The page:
Finally, the owl declares that “Pineapples don’t have sleeves,” which is a factually accurate statement. This statement is also presented as the moral of the story, allowing a careful reader to infer that the owl is the wisest animal.

Previous Use of “Hare and Pineapple” Passage and Items

The Stanford 10 Form B, which contains the passage and the six multiple choice items, is used exclusively as a secure form. This means that this form is available only for state-wide or large district customers who agree to maintain security of the documents at all times. Between 2004 and 2012 the form was previously used in six other states and three large districts. In 2012, the only state-wide use of this form was in NY State. Until the events of this past week, we did not have any prior knowledge that the passage entitled “The Hare and the Pineapple” had any controversy associated with it from any prior use.

State administrations include:

• Alabama 2004-2011

• Arkansas 2008-2010

• Delaware 2005-2010

• Illinois 2006-2007

• New Mexico 2005-2007

• Florida 2006

Large District Administrations:

• Chicago 2006-2007

• Fort Worth

• Houston


Item Performance

Item statistics are provided for the six items related to the Hare and the Pineapple, both based on New York state field test in 2011, and a representative sample at the national level (2002). As can be observed from the statistics on the following page, the items performed reasonably well. Based on the New York State students’ performance, item p values range from 0.32 to 0.86, indicating a good selection of easy and challenging items related the passage. The discrimination powers (based on point biserial values) of the items are also high, ranging from 0.27 to 0.47. The industry standard requires point biserial values to be higher than 0.20.


The National Research Program for the standardization of Stanford 10 took place during the spring and fall of 2002. The purpose of the National Research Programs were to provide the data used to equate the levels and forms of the test series, establish the statistical reliability and validity of the tests, and develop normative information descriptive of achievement in schools nationwide. Testing for the Spring Standardization Program of all levels and forms of Stanford 10 took place from April 1, 2002, to April 26, 2002. Testing for the Equating of Levels Program, Equating of Forms Program, and Equating of Stanford 10 to Stanford 9 took place from April 1, 2002, to May 24, 2002. Approximately 250,000 students from 650 school districts across the nation participated in the Spring Standardization Program, with another 85,000 students from 385 school districts participating in the spring equating programs. Some students participated in more than one program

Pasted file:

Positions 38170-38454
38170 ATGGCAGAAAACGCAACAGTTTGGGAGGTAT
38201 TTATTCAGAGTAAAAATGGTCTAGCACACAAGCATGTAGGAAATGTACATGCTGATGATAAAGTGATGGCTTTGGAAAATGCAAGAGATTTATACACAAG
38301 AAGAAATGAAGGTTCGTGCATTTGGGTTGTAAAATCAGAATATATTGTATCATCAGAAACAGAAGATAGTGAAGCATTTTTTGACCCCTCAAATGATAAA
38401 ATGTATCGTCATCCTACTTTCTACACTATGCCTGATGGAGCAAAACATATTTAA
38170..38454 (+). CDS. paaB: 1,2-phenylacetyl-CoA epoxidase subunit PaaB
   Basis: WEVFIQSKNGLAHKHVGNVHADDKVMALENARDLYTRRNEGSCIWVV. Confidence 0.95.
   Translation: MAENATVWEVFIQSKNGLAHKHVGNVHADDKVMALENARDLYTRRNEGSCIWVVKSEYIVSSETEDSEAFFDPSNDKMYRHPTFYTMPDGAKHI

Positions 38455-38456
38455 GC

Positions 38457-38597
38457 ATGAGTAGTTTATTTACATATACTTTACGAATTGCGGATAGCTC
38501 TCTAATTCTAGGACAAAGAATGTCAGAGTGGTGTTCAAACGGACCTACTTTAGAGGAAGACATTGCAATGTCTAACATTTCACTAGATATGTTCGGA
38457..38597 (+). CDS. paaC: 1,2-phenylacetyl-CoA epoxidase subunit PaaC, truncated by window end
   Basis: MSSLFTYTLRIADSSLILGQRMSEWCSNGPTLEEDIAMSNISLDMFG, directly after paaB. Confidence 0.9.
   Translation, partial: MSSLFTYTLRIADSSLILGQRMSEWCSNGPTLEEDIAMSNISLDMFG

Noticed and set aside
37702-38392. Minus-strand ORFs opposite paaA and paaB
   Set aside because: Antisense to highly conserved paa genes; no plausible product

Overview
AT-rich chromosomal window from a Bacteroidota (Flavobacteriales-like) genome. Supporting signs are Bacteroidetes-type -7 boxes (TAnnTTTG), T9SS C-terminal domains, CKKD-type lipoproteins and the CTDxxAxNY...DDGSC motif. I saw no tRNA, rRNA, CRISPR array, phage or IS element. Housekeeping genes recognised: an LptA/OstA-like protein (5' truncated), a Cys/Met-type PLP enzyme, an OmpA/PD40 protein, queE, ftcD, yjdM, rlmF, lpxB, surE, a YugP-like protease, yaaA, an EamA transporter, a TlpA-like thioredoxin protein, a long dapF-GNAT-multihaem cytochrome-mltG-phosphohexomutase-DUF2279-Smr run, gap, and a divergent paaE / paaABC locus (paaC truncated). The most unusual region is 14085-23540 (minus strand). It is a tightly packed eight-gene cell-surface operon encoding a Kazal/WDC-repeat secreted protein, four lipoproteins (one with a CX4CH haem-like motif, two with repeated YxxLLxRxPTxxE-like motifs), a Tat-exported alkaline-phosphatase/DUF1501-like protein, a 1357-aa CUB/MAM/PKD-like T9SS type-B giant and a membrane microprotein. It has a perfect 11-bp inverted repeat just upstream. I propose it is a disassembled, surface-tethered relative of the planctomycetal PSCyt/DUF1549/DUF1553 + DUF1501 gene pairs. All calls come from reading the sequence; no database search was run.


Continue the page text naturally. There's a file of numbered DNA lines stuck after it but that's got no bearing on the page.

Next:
Testing for the Fall Standardization Program took place from September 9, 2002, to October 18, 2002. Testing for the Equating of Levels Program, Equating of Forms Program, and Equating of Stanford 10 to Stanford 9 took place from September 9, 2002, to November 1, 2002. Approximately 110,000 students participated in the Fall Standardization and Equating Programs. Some students participated in more than one program.

The majority of individuals who wrote test items for Stanford 10 were practicing teachers from across the country with extensive experience in various content areas. Test item writers were thoroughly trained on the principles of test item development and review procedures. They received detailed specifications for the content area for which they were writing, as well as lists of instructional standards and examples of both properly and improperly constructed test items.

As test items were written, and received, each test item was submitted to rigorous internal screening processes that included examinations by:

• content experts, who reviewed each test item for alignment to specified instructional standards, cognitive levels, and processes;

• measurement experts, who reviewed each test item for adequate measurement properties;


• editorial specialists, who screened each test item for grammatical and typographical errors.

The items were then administered in a National Item Tryout Program which provided information about the pool of items from which the final forms of the test were constructed. The information provided by the Stanford 10 National Item Tryout Program included:

• The appropriateness of the item format: How well does the item measure the particular instructional standard for which it was written?

• The difficulty of the question: How many students in the tryout group responded correctly to the item?

• The sensitivity of the item: How well does the item discriminate between students who score high on the test and those who score low? .

• The grade-to-grade progression in difficulty: For items trie~ out in different grades, did more students answer the question correctly at successively higher grades?

• The functioning of the item options: How many students selected each option?

• The suitability of test length: Are the number of items per subtest and recommended administration times satisfactory?

 In addition to statistical information about individual items, information was collected from teachers and students concerning the appropriateness of the questions, the clarity of the directions, quality of the artwork, and other relevant information.

We trust this information is helpful to you. Please know that Pearson is ready to assist you and answer any additional questions you may have. As such, don’t hesitate to contact me at

Most Sincerely,

Jon S. Twing, Ph.D.

Executive Vice President & Chief Measurement Officer